Created on 02 September 2013
Bite off more than you can chew
To try to do more than you are able to do or to try to do something that is too difficult for you
There are two possible origins of this idiom; however, we know that it started being used in America in the late 1800s. Some people believe that it originated at the time when many people chewed tobacco. When they were offered tobacco, some people would take a big “bite” of the tobacco – much bigger than they could chew! Others believe that the phrase was created by people watching children stuffing their mouths full of food and not being able to swallow!
bite off more than you can chew

“They offered me the job but the work was so difficult! I definitely bit off more than I could chew.”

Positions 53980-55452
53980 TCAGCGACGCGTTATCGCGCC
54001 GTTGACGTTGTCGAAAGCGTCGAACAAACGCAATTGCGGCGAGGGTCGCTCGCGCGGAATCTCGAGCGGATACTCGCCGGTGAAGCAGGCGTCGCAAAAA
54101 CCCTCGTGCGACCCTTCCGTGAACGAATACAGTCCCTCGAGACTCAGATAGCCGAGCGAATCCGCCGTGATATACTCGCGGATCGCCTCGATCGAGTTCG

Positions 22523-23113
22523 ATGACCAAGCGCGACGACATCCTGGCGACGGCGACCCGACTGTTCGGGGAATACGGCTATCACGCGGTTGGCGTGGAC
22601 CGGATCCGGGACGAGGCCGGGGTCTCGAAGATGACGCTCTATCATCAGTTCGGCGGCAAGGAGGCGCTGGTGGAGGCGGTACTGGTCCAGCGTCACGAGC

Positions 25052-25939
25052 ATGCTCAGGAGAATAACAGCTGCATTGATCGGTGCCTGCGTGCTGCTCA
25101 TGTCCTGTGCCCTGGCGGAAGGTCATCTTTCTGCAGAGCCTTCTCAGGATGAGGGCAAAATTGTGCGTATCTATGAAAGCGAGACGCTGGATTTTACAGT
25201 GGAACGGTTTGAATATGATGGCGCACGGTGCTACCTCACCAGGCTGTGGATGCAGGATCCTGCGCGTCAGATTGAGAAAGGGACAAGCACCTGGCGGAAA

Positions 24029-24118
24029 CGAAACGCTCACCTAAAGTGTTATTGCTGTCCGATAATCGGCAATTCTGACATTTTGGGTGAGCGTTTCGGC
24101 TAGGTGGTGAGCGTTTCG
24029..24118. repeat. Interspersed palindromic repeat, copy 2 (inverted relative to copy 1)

“Don’t bite off more than you can chew – you have so many things to do at the moment, why don’t you ask someone else to organise the party?”

David: “Should we go to the cinema tonight?”
Emma: “I can’t tonight. I’m so tired, I just want to sleep.”
David: “Well, I’m not surprised – you’ve been biting off more than you can chew recently. I don’t understand why you offered to cook dinner for 30 people last night when you’ve been so busy at work this week!”

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